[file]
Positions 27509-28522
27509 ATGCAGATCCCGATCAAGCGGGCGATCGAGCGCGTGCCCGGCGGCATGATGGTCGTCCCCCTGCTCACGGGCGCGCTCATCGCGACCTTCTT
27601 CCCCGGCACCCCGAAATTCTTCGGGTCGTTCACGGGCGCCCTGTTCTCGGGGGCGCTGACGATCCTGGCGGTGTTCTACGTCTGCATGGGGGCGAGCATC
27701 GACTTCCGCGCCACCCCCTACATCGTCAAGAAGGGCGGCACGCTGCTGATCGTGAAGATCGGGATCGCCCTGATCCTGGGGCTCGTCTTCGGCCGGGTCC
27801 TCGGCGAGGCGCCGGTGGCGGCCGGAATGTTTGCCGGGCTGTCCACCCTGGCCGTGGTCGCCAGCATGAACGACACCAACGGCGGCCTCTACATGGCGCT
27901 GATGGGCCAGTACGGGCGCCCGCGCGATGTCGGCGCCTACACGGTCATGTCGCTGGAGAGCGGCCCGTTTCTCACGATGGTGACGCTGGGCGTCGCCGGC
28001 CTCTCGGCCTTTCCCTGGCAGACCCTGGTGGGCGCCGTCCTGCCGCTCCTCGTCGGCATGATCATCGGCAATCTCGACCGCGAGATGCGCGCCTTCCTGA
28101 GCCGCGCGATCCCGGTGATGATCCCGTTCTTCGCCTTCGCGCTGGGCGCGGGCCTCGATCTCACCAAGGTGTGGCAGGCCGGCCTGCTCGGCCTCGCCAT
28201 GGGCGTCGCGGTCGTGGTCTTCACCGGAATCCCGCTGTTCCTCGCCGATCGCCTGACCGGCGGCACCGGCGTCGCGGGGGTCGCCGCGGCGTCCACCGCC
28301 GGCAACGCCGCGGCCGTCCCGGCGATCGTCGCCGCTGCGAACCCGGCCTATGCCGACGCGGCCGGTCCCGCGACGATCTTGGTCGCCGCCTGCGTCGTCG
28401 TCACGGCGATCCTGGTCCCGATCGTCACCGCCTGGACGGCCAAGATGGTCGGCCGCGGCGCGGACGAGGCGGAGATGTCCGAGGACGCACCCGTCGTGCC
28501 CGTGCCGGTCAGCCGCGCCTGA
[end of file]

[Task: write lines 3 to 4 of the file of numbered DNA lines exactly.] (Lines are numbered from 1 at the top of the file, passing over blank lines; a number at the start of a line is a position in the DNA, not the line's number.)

27601 CCCCGGCACCCCGAAATTCTTCGGGTCGTTCACGGGCGCCCTGTTCTCGGGGGCGCTGACGATCCTGGCGGTGTTCTACGTCTGCATGGGGGCGAGCATC
27701 GACTTCCGCGCCACCCCCTACATCGTCAAGAAGGGCGGCACGCTGCTGATCGTGAAGATCGGGATCGCCCTGATCCTGGGGCTCGTCTTCGGCCGGGTCC